Charles Doyle cdoyle at UGA.EDU
Thu Dec 21 15:41:03 UTC 2006

In the third poem of Ben Jonson's "Celebration of Charis in Ten Lyrick Pieces" (posthumously published in 1640), the persona--scorned by the lady and struck helpless by Cupid's arrow--exclaims, "Looser-like, now, all my wreake / Is, that I have leave to speake, / And in either Prose, or Song, /
To revenge me with my Tongue." Some editors alter the spelling of "looser-like" to "loser-like." One glosses "looser-like" as "like a loser."

It seems to me that Jonson's use of "lo(o)ser" approaches the sense that's being discussed here: OED, 2e, "an unsuccessful or incompetent person, a failure." The persona is unsuccessful, incompetent, a failure as a lover; his only talent lies in wielding words.  We all know that type of loser (many of us ARE that type of loser!).


---- Original message ----
>Date: Wed, 20 Dec 2006 18:28:23 -0600
>From: "Mullins, Bill AMRDEC" <Bill.Mullins at US.ARMY.MIL>
>Subject: Re: incongruity was Re: Judas H. Priest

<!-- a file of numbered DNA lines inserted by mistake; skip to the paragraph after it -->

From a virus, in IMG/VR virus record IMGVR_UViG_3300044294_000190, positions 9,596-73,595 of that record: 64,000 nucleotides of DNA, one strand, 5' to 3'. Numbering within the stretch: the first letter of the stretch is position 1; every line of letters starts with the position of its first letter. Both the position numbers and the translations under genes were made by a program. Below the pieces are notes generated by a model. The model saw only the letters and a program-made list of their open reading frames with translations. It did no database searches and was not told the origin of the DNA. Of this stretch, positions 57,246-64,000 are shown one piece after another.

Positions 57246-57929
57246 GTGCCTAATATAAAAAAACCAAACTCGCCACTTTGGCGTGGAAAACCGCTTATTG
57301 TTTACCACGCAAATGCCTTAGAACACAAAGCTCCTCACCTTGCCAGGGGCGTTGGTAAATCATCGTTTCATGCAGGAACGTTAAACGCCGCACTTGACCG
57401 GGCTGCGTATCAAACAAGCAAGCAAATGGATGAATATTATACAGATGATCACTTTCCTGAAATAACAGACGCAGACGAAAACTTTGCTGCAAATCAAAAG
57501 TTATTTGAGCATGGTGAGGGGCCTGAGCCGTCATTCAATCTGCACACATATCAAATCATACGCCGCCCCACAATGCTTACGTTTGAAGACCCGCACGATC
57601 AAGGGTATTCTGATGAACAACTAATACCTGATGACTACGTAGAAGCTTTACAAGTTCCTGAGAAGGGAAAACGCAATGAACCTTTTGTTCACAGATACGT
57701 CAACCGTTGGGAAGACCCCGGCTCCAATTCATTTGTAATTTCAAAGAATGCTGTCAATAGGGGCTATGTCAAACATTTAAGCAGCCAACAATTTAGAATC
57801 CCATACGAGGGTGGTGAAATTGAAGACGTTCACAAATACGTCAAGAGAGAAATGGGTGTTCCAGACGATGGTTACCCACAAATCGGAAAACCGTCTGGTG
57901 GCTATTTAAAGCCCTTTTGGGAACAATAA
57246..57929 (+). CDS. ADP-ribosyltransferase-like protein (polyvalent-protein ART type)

>OED has 1955 for this particular sense of "loser".
>"LET'S TALK IT OVER!" [advice column] Alma Whitaker, Los Angeles Times; Mar 5, 1939; pg. D6 col 1:

>"People have to be taught music from earliest youth . . .  I feel frightfully sorry for such a loser!"
>> Poster:       Amy West <medievalist at W-STS.COM>
>> Subject:      incongruity was Re: Judas H. Priest
>> --------------------------------------------------------------
>> On incongruity, I noticed "loser" used in "Santa Claus Is
>> Coming to Town" (1970 if I read the Roman numeral date
>> correctly". The Winter Warlock says -- "I still had some
>> magic in me. I guess I'm not a loser after all."
>> I know that I've seen this year after year, but that's the
>> first time I noticed "loser."
>> ---Amy West

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